Presenting The 2018 EyeEm Awards Winners

By Marili Persson - 4 min read

Billed as the world's largest single photography competition, the 2018 edition of the EyeEm Awards drew more than 700,000 submissions from 100,000 photographers around the world. Today we're unveiling the winners.

This year marks the fifth EyeEm Awards, covering nine categories and inviting photographers of all skill levels and backgrounds to participate. For weeks, our jury, consisting of industry leaders and representatives from Adidas, VII Photo Agency, WeTransfer and more, sifted through all submissions across the diverse categories.

They have now picked the winners from a pool of 100 finalists who tell important stories, show us unique perspectives and are driven by the unbound desire to capture moments of authenticity. The jury has also chosen one photographer to receive our highest honor: The 2018 EyeEm Photographer of the Year.

Winners in each category, as well as the coveted Photographer of the Year prize, were announced during Berlin Photo Week.

EyeEm Photographer of the Year

The EyeEm Photographer of the Year serves as an ambassador to EyeEm for the following year. We’re thrilled to introduce this year’s winner: Aiyush Pachnanda, who’s a 21-year-old photographer based in London and Cardiff, UK. He received a trip to Berlin for Berlin Photo Week, and a Sony Alpha camera.

Train on railroad track in city against cloudy sky

  Tell us a little bit about yourself. Where is home? What got you started in photography?

Home to me is wherever I photograph. I feel more connected to a place if I’m photographing it. I originally grew up in London throughout my childhood and my adolescence, but right now home is Cardiff, where I’m living and studying photojournalism.

How would you describe your photography style? Where do you find your inspiration?

I find my inspiration from many places, the majority being people and music. These two factors contribute greatly to the environment that I find myself in wherever I may be, and this is reflected in my work. My mood can also alter the end product. If my morale is low, I’m more of a fly on the wall. If my mood is high however, my work becomes more vibrant due to my boosted confidence.

What does it mean to you to become EyeEm’s photographer of the Year?

Winning the award is an honour. I never would have predicted winning but that makes it even sweeter I suppose. Winning an award with so much calibre from an organisation so pivotal to the world of 21st century photography is amazing, and I was grateful to make it to the final let alone win.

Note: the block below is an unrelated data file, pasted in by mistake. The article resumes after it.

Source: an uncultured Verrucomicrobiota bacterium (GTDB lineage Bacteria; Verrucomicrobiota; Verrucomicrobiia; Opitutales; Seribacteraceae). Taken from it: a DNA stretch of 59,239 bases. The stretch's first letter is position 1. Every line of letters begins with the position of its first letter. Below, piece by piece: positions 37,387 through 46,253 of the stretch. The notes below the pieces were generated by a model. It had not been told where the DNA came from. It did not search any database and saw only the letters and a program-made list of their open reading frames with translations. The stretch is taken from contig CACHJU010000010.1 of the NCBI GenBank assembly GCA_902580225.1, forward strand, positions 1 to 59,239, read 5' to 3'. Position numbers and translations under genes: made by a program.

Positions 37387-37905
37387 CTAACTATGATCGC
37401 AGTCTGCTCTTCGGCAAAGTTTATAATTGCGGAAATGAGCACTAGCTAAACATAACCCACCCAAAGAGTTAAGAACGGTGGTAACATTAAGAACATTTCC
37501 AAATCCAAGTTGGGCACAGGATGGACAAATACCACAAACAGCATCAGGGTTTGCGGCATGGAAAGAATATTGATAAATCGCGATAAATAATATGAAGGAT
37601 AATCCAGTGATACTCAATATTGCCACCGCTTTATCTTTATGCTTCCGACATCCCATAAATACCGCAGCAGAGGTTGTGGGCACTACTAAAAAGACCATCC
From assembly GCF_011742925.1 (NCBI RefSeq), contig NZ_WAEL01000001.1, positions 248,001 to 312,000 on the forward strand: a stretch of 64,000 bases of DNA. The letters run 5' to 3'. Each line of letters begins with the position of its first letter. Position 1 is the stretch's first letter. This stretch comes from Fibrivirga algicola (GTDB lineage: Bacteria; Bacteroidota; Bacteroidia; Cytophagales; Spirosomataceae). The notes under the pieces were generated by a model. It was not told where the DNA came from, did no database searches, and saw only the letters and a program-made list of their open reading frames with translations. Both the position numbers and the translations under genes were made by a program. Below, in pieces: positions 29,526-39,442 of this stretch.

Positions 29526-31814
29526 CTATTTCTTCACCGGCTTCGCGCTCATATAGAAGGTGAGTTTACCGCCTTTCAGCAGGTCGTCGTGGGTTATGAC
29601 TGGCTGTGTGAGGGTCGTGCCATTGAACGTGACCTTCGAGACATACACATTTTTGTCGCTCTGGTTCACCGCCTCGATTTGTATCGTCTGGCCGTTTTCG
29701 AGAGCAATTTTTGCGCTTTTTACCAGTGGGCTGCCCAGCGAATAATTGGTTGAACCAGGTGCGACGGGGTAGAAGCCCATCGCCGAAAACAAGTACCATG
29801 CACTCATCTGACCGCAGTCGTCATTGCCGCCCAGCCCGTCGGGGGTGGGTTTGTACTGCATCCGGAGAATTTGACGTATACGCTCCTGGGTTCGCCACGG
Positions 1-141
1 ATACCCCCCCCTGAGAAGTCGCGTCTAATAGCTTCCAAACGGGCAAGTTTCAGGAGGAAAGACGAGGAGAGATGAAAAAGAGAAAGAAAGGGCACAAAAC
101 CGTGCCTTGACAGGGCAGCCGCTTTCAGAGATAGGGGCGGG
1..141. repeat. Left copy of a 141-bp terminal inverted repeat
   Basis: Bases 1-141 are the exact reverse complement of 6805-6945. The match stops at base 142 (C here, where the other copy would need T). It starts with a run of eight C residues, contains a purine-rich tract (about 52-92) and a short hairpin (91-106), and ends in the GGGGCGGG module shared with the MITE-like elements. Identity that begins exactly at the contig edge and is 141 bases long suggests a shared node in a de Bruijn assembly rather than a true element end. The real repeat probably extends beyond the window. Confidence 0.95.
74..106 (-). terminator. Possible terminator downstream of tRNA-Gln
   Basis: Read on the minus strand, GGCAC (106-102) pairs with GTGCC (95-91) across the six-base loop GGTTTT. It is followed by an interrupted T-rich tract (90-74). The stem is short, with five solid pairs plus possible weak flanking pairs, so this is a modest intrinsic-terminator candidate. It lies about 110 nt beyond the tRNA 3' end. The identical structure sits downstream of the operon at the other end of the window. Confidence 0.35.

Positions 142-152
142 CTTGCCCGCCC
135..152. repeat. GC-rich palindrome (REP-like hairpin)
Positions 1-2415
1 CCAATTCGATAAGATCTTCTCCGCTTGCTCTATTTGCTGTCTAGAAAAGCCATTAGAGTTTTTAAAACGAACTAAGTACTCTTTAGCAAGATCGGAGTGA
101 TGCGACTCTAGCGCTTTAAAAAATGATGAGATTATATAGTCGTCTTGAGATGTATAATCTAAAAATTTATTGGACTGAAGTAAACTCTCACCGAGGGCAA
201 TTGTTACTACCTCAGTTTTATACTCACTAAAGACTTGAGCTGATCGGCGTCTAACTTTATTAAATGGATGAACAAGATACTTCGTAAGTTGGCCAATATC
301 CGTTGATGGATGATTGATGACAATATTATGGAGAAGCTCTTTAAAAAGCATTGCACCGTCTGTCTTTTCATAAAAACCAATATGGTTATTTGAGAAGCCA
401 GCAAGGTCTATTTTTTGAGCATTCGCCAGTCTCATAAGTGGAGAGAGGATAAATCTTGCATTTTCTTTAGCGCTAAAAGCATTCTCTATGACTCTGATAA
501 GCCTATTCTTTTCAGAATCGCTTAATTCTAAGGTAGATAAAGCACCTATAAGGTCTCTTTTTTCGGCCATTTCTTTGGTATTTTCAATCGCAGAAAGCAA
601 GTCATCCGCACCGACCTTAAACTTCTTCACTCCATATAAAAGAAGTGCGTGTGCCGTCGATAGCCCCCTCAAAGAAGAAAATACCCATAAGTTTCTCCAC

The Fashion Photographer

Seung Rok Baek

Gear: Canon 5D Mark II

Location: Sydney, Australia

Inspired by landscapes, ground and sky, and quirky expression.


The Portraitist

Yana Vasilyeva

Gear: NIKON D750

Location: At the kitchen table in my home in Krasnodar, Russia.

“Dusha” is the Russian word for soul. Rich with romance and quietude, this work is a part of the series as a glimpse into the Russian soul on the example of my mother and her inner world. Using photography as the means of portraying her individuality, the process became like a therapy for both of us. My mom is a rare, incredible woman with her own unconquerable romanticism and heightened sensitivity of perception. The “Dusha” project is a dialogue between mother and daughter with immersion in each other’s inner worlds; it deals with intuition and subconscious of human essence, against emotional self-alienation, social isolation and sensory deprivation.



The Street Photographer

Rene B. Bernal

Gear: Canon 60D

Location: San Dionisio, Parañaque City, Philippines

I was amazed to see these children who were playing on a dumpsite in the middle of Paranaque City. They were totally oblivious to the hazards of their recreation. Indeed, a poignant reminder of how these children are able to find ways to enjoy their childhood even in the most distressing environments like this.



The Architect

Simone Hutsch

Gear: Canon 7D

Location: Vauxhall Station, London

Every building in my pictures has surreal touch. In a retouching process I sometimes create a completely new building like I did it with this one. The initial building is small and it looks like it’s an extension of the air condition system for the London underground system, very unspectacular and in the middle of the pavement. But the geometry inspired me and I gave it a fresh color combination, duplicated and stacked it. It’s part of my RND series where I photograph minimal geometric architecture in Berlin and London with a clear blue sky. Most of my work I share on Instagram. Giving people access to my work or inspiring them makes me more than happy.



The Traveler

Jakir Hossain Rana

Gear: Canon 6D

Location: Train journey from Dhaka Kamalapur to Narsingdi, Bangladesh

A train ride can be one of the most comfortable and enjoyable journeys that a person can experience over a long distance. People commuting via train is very common in Bangladesh, especially when it’s a long trip. The majority of these people are beggars, Hawkers, Labor and very low earning people whom are coming to Dhaka to earn a living and provide a meal for their families. They can’t afford the train ride, so they end up climbing the roof of the train while the station master is unaware. I even spoke with a few people who travel on the roof of the train because they simply enjoy it, since there is an adrenaline rush involved. Sometimes these people fall off and get injured severely losing their limbs and sometimes their lives, but that does not stop them from traveling this way. This has also become a great place for the hawkers to make a profit for themselves by selling tea, biscuits and cigarettes to these train passengers who are traveling atop, risking their own lives in the process.